I've actually done up a 3D model using Punch's Home Modeling software, but my imagination as far as what the basement "could" look like is lacking. And the furnace/water heater that sits in the middle of it really throws the whole thing off. The water pipes do sit outside of the beams but not in the theater/family room area. The HVAC ducts are also on the outside but not in the "would be" theater/family room area. Tthe concrete walls measure @ 8'8" and with the beams it's 8' 9.5" tall. We haven't had any (knock on wood) water or cracking issues since we've lived in the house (almost 5 years now). Sealing up the ceiling feels a bit risky to me but I like the look much better than a false ceiling.

    I do know that the theater/family room can only be as large as 16'x23'. We'd be sitting roughly 14' away from the TV which I guess isn't to bad. For that area I would double sheetrock everything for a little more sound dampening.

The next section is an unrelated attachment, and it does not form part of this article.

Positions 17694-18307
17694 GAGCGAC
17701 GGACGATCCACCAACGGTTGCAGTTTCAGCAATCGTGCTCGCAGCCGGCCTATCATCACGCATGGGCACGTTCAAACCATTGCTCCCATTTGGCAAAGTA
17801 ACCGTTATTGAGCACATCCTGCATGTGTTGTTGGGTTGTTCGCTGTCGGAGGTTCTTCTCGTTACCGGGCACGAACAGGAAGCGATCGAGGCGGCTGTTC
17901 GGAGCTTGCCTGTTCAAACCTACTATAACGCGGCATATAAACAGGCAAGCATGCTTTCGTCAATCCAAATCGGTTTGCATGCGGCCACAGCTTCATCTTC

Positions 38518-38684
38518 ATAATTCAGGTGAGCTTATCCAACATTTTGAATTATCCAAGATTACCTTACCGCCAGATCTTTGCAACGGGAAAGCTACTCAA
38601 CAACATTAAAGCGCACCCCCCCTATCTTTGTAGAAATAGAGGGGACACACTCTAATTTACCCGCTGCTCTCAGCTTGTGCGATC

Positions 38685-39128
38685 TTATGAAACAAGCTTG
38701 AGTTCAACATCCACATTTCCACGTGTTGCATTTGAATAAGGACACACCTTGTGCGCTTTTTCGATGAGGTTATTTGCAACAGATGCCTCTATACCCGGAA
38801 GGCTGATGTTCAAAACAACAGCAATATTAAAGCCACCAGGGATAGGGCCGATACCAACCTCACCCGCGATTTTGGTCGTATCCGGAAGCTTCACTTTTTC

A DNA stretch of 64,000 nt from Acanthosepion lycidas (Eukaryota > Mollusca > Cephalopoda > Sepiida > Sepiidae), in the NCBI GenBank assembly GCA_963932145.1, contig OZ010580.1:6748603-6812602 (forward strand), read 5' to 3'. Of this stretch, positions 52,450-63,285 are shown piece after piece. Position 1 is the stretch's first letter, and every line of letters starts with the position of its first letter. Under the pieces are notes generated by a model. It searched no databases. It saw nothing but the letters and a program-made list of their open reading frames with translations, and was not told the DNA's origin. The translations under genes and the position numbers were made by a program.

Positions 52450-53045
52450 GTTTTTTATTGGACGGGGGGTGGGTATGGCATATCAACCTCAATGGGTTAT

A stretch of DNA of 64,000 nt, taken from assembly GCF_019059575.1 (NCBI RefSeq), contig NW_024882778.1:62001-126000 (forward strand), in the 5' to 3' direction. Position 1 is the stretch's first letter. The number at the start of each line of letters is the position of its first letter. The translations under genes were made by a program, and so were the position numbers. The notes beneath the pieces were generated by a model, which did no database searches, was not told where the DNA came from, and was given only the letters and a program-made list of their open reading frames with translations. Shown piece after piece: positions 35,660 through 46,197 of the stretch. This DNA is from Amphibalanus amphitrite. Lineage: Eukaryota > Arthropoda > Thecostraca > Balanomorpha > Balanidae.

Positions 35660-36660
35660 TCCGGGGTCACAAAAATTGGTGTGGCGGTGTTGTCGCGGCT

Well I'm rambling, but to know that I need to call a General Contractor first really helps. I suppose he'll come in, look at everything, give a quote close to what it might cost? Then it's up to me to budget about 10% - 20% more for the "unknown" things that happen to pop up? Now to find a reputable GC.

    Thanks again everybody. We are really nervous about this but excited at the same time. The house just feels so small.
     
  10. Shawn Shultzaberger

    Shawn Shultzaberger Supporting Actor

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    If I could see a finished basement with a false ceiling that looked good I might be convinced to have it done. I want people (and ourselves) to walk downstairs and go Wow!
     
  11. Glenn Overholt

    Glenn Overholt Producer

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    Ok, cancel my idea about the Cat 5. Seth's is much better.

    I'm glad that you are putting wide doors in. While you are at it, get the new door handles too. Oh, and make sure that you can get a couch/big TV down the stairs and around the corners too. That would be a dreadful mistake.

    Glenn